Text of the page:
UPenn's quadcopters are learning new tricks. We were impressed last month when video emerged of the autonomous 'copters ducking through very tight spaces with startling agility. Now, the GRASP Lab's tiny aircraft have learned to work in teams to lift heavy payloads with surprising grace.
The team at UPenn devised a claw-like gripper that allows the quadcopters to grab onto flat surfaces and carry objects aloft. But the diminutive aircraft don't possess a whole lot of upward thrust, so to lift heavier objects the team introduced some team spirit to their software. A dose of cooperative logic allows two or more quadcopters to collaborate on the same task, lifting heavier payloads while maintaining impeccable balance. They can even carry the payload around without listing to one side or the other.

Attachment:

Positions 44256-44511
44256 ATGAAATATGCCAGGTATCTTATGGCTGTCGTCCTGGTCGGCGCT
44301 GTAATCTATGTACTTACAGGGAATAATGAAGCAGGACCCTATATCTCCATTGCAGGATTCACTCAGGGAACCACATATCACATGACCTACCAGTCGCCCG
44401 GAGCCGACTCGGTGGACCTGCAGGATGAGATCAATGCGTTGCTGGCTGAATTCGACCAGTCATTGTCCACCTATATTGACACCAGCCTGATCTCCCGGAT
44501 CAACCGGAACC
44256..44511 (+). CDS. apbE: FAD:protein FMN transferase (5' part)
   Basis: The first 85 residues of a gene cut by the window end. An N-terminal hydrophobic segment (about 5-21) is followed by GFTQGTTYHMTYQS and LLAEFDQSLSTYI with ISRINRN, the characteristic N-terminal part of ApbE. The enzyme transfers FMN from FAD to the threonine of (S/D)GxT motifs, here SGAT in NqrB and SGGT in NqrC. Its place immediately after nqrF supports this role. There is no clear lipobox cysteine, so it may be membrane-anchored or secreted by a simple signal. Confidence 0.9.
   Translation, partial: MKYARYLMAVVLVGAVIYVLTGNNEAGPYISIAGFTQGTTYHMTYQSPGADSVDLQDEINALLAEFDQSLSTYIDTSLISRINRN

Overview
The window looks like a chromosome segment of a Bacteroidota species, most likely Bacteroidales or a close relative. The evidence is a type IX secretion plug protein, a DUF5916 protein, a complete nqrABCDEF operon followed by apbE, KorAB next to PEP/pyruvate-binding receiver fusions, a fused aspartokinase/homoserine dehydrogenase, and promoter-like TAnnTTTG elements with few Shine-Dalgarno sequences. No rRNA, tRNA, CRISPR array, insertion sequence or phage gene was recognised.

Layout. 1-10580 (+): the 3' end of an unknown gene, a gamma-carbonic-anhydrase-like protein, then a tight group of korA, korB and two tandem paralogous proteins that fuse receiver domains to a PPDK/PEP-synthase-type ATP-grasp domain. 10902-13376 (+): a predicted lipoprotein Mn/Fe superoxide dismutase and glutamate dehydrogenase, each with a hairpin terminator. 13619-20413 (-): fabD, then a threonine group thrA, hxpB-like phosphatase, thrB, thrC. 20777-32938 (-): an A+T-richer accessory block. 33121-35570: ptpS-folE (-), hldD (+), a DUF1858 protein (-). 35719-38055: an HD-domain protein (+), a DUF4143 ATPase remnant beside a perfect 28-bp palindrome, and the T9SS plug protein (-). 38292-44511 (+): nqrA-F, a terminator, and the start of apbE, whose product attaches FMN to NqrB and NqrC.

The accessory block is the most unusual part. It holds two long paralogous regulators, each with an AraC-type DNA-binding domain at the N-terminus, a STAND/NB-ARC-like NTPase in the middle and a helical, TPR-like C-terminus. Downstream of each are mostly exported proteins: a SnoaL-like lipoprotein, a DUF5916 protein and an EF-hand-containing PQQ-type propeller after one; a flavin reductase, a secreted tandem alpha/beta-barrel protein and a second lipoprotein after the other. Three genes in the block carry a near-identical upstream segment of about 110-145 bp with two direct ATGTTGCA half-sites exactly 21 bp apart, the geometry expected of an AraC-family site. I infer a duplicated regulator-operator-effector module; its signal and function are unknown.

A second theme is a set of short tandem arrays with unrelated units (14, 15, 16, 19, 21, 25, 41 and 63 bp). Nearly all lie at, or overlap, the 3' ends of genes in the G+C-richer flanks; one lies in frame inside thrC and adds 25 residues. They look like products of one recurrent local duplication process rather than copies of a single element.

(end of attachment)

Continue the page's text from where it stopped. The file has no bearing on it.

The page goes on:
The degree of control and agility these things show is pretty amazing, and you can see it for yourself in the video below. Personally, we'd like to see the GRASP Lab put their quadcopters through the Tempur-Pedic test -- one glass of red wine riding atop those two-by-fours, four quadcopters, no spillage. By all appearances, it seems like they could do it. What's up, UPenn, feeling up to the challenge?
Five amazing, clean technologies that will set us free, in this month's energy-focused issue. Also: how to build a better bomb detector, the robotic toys that are raising your children, a human catapult, the world's smallest arcade, and much more.